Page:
How to Check Your Network
Even in a world of Wi-Fi, it's always important to make sure the wired portion of your LAN is working. There are so many problems that you can solve by simply taking some time and testing your wires.
How Does a Cable Tester Work?
When it comes right down to it, using a cable tester isn't really all that much different in principle from taking a wire and putting a battery at one end and a light bulb at the other. If the bulb lights, the wire's good. It's a similar system to a fiber tester but using electricity over copper rather than light over fiber. The majority of testers come with two components: the main unit itself and a remote that handles termination and then connects wirelessly to the primary unit. All testers check two primary factors:
- Continuity: Can the wires run continuously to the far end of the cable? A Fluke Networks cable tester sends a current down each pair of wires to make sure that every connection in your RJ45 connector is good as even one bad wire pair can doom a line.
- Current: Some testers also measure the current flow to determine exactly how much connectivity you get from each pair, which can impact network performance significantly.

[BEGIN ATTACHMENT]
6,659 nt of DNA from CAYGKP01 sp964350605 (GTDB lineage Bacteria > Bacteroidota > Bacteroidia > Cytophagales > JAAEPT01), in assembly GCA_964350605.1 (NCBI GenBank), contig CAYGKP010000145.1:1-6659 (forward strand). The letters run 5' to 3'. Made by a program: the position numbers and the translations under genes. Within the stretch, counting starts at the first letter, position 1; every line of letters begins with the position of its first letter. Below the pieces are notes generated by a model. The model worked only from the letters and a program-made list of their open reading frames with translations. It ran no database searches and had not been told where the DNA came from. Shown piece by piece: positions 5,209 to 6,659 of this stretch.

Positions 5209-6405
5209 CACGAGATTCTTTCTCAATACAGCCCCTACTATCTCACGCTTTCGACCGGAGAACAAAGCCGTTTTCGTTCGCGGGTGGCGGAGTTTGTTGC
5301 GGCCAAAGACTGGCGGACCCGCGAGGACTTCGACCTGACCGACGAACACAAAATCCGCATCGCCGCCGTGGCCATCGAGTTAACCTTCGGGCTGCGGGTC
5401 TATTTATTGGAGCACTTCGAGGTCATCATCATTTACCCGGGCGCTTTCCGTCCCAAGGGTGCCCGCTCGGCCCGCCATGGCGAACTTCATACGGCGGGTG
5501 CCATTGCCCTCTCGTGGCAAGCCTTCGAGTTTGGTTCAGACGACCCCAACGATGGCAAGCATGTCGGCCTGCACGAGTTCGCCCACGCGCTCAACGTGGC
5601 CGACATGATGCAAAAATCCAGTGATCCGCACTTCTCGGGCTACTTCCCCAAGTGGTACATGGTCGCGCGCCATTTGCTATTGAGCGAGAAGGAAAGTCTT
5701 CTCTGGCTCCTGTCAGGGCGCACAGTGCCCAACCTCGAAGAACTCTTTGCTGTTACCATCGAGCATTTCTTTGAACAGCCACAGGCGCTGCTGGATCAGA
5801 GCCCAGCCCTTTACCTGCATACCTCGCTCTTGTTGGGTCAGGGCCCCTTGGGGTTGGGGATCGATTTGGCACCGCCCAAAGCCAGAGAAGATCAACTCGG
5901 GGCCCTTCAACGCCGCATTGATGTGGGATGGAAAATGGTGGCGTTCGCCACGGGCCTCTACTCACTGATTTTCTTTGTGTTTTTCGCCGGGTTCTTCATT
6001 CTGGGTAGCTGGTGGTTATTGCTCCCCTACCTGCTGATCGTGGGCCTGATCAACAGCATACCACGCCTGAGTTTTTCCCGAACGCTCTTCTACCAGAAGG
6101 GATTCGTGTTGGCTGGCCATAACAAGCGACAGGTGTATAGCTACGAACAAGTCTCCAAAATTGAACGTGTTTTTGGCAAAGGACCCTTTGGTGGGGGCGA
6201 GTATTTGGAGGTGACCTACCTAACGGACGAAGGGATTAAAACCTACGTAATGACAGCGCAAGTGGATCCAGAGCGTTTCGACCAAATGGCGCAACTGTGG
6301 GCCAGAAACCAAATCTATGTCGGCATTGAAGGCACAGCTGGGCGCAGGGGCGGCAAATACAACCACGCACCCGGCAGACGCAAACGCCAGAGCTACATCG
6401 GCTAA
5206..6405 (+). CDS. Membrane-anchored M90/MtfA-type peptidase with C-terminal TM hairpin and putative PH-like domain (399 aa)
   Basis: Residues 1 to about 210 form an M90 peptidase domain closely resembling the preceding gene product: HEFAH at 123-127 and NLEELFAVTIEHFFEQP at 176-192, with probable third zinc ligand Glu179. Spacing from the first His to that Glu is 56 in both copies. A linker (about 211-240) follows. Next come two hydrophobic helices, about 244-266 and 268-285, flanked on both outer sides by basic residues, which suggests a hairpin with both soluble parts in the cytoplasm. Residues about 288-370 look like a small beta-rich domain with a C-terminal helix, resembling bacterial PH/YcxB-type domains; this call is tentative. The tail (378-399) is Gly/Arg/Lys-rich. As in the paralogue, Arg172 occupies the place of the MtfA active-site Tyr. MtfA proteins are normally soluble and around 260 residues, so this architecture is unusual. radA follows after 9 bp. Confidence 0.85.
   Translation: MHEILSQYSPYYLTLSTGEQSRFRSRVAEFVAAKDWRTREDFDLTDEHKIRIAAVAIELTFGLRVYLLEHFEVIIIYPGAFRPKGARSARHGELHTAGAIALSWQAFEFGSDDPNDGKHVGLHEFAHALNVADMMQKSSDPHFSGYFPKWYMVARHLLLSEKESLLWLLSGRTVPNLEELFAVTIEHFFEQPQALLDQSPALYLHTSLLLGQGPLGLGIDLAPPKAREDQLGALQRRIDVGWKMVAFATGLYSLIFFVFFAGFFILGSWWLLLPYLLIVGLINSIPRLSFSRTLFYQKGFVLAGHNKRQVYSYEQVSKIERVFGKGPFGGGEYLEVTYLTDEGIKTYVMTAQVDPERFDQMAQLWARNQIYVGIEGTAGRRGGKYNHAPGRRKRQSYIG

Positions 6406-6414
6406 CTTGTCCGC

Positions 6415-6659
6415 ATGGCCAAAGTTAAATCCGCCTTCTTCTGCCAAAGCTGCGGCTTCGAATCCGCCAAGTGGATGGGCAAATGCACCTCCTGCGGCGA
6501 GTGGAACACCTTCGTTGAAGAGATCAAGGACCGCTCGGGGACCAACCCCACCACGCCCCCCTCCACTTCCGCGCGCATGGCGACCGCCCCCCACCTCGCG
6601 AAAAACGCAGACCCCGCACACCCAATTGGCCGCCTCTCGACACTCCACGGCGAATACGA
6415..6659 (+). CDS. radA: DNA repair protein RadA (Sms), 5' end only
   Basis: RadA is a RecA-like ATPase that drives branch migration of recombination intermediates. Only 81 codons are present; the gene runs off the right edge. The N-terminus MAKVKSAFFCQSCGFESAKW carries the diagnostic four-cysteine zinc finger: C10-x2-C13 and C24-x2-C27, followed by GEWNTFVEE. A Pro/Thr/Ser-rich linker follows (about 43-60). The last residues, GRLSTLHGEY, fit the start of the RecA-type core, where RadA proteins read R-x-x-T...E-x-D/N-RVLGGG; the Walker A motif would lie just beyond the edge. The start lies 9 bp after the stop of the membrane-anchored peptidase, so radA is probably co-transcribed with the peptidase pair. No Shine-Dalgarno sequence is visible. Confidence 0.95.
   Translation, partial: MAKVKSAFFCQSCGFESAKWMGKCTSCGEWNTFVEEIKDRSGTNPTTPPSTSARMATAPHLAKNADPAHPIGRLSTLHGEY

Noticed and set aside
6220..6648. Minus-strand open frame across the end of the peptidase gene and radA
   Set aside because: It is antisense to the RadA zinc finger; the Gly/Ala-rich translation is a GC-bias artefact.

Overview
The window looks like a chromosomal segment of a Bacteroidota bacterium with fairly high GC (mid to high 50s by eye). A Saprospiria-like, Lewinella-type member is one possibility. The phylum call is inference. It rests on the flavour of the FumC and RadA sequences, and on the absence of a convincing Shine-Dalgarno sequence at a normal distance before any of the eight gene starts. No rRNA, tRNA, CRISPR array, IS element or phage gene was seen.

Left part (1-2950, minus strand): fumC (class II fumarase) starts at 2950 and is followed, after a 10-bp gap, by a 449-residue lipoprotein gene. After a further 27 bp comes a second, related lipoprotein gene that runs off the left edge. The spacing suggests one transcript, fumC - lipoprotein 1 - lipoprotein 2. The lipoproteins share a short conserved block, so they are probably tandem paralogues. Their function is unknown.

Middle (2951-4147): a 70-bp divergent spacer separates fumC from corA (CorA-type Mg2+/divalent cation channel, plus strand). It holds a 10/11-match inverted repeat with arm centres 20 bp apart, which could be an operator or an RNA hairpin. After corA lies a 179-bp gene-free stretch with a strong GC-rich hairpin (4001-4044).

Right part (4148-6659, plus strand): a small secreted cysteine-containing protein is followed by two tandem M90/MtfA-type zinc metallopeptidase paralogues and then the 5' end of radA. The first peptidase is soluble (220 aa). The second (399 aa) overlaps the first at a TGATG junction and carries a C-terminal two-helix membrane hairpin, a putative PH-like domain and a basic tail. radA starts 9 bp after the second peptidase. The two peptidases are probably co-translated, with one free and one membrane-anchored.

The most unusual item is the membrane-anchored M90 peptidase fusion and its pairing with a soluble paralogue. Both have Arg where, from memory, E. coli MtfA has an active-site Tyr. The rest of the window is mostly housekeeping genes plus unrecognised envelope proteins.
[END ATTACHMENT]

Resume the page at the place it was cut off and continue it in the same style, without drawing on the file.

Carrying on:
What Features Should You Look For?
While everyone should pay attention to basic cable continuity, there are a number of other factors that all network technicians should pay attention to when installing or maintaining ethernet. It's a very useful device for any technician to have in their kit:
- Automated Testing: Where a manual network tester requires that the technician check each pair of wires individually, an automated model runs through all eight pairs before spitting out test results.
- Wiremap: With a wiremap feature, which is found on the Fluke Networks CableIQ tester, you get a visual representation of everything from pair lengths to splits and shorts.
- Fault Detection: Many models also include a tone generator so that you can not only figure out which cable has the fault, but where along the cabling link the problem actually lies.
Network maintenance is more than just about making sure there are no gaps in the wires; you also need to make sure that even the cables you know are good can carry the traffic you need. Intelligent testers like the CableIQ can also tell you how much bandwidth you actually have for everything from video to voice over IP traffic. After all, it doesn't help if your tester shows all the wires connect but you still can't get your traffic through.